Even though Canada’s Conservatives made some efforts in the past, they need to invest more time and resources to secure strong and long-lasting bilateral relations with like-minded parties in Europe. The Conservative Party possesses the ideological ties and the network access to set up strong political relations in Europe, but it still lacks the right political instruments to kick-start such a process. Currently, the party has neither a dedicated foreign relations section nor a party-related entity that can do such work on its behalf.
It appears that in the last five and a half years, bilateral contacts abroad were left to the Department of Foreign Affairs and International Trade, and the Protocol Office, which handles the foreign trips of the Prime Minister and government officials. These may seem like the obvious places to handle foreign relations, but they cannot be involved in partisan affiliations and bridge-building. However, the Conservative Party’s staff should be aware that in Europe such political party contacts are particularly important when dealing with influential leaders, whether it is Nicolas Sarkozy, Angela Merkel or others, such as a prime minister-in-waiting like Mariano Rajoy of Spain. Thus, if the Conservative Party would be willing to engage in such a process, it would first need to create an appropriate organizational structure. The Tories should consider implementing at least one of the following models (note: many political parties in Europe have integrated both):
First, the party model. This is the one used by most major parties in Europe, and it can be implemented rather quickly. It consists of setting up an International Office inside the main party headquarters, which is led by a party official along with some support staff. The head of such an office, usually called the International Secretary, functions as the party’s dedicated contact person for all foreign political party contacts.
The International Secretary must travel frequently to other countries since the International Office will regularly receive invitations to participate in party conventions and events of sister parties. During these trips, the International Secretary must network aggressively. The International Office must keep in regular contact with its foreign counterparts and also reciprocate the invitations and invite sister parties to major party events and conventions in Canada as part of a foreign-guests program. Finally, to maximize political synergy, the International Office must have the authority to communicate relevant information directly to the private office of the Prime Minister and vice versa.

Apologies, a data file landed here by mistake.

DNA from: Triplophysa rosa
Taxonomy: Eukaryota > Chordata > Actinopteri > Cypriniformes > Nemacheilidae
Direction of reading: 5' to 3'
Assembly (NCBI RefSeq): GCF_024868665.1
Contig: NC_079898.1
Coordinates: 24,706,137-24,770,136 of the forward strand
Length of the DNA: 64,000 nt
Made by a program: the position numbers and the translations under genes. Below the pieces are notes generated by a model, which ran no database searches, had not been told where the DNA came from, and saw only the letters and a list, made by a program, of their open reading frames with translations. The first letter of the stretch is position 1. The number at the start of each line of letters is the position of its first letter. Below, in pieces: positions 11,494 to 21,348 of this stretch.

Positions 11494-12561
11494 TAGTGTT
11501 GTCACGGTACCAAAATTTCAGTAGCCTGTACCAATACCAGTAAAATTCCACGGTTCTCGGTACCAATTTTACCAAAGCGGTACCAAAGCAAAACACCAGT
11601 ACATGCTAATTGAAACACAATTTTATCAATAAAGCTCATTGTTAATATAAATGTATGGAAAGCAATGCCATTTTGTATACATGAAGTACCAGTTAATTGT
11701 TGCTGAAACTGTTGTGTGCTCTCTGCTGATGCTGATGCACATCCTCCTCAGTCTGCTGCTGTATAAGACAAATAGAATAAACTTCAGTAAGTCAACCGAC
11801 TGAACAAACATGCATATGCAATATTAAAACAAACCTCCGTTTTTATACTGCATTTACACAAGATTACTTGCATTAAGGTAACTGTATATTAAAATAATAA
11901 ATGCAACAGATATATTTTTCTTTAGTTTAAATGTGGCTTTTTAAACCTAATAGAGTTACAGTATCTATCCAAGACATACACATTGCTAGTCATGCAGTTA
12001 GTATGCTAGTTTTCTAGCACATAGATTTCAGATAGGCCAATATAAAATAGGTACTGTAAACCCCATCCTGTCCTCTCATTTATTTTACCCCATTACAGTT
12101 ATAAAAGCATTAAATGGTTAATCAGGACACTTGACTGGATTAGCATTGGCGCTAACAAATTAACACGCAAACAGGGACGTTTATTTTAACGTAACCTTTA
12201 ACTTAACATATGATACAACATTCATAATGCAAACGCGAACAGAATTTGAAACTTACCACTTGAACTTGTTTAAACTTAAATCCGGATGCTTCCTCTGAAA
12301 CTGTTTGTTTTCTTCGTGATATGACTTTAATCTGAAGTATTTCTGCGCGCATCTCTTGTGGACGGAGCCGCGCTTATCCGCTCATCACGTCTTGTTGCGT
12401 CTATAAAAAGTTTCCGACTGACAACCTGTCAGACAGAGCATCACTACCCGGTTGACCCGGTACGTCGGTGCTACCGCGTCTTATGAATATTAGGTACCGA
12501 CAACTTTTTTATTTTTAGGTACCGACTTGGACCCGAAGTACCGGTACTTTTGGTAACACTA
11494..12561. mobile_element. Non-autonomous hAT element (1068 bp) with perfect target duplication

Second, there is the foundation model, used, in different variations, both in Europe and in the United States. In Europe, most parties have political foundations linked to them; they perform a broad range of activities including publishing policy studies, training party officials, implementing democracy-promotion programs in countries in transition and so forth. In other words, it is an in-house think-tank.
One well-known political foundation, Germany’s Konrad-Adenauer-Stiftung, which is linked to Germany’s Christian Democratic Union party, has offices around the world and runs a wide range of democracy-related programs. In the framework of that foundation’s international activities, it also functions as a semi-formal international-relations network office for Chancellor Merkel’s party. In the United States, the International Republican Institute is also dedicated to democracy promotion and has offices around the world but, being a non-partisan organization, has no formal links to the Republican party.
Although Canada has no such foundations, Harper has supported the creation of a Canadian Democracy Promotion Agency, which would be similar to the U.S. and European government agencies that fund democracy-promotion projects such as the ones mentioned above. Thus, if it is set up, then the political foundation of the Conservative Party would, in a short time, be able to create a strong international profile since it would have the ability to form partnerships to work on projects with like-minded political foundations.
Reaching across the Atlantic
If the above-mentioned effort gets on track, Harper will have a powerful political springboard that could place him at the centre stage of transatlantic politics. Importantly, it could help strengthen and multiply the positive image that many Europeans and European leaders have of Canada. On a practical level, it would also help further the goal of an EU-Canada free trade deal, which is something Harper makes no secret of his desire to secure.
There is great sympathy for the Canadian Conservative government in Europe. A few weeks after Harper’s election victory in May, Sweden’s Foreign Minister (and former prime minister), Carl Bildt had this to say on his Twitter account: “I should congratulate [Canada] on Canada Day today. We have a lot in common on many issues…. [Canada is] sometimes more Nordic than American.”
Harper’s next visit to Europe should not be the usual copy-and-paste protocol program formulated by apolitical civil servants. With the help of the Conservative Party, Harper’s next trip to Europe should include meetings with party affiliates driven by a strong political message that highlights Canada as a central partner in the transatlantic relationship.
Harper should consider giving a major political speech to the European Parliament. This is especially critical considering that in recent months, important EU-Canada issues such as the proposed free trade agreement came up in the European Parliament’s debates as well as the issue of Canada’s oil sands. Thus, a speech by Canada’s prime minister could have manifold benefits. Importantly, Harper would be the first Canadian prime minister to address the European Parliament. As such, he would attract widespread international media attention, and he would be recognized in Europe as the statesman who put Canada at the centre of the transatlantic economic and political partnership.
Canada’s Conservatives and Stephen Harper should reach out to their European friends. They and he will be pleasantly surprised by the response and by the political benefit that these relationships will generate, both domestically and internationally.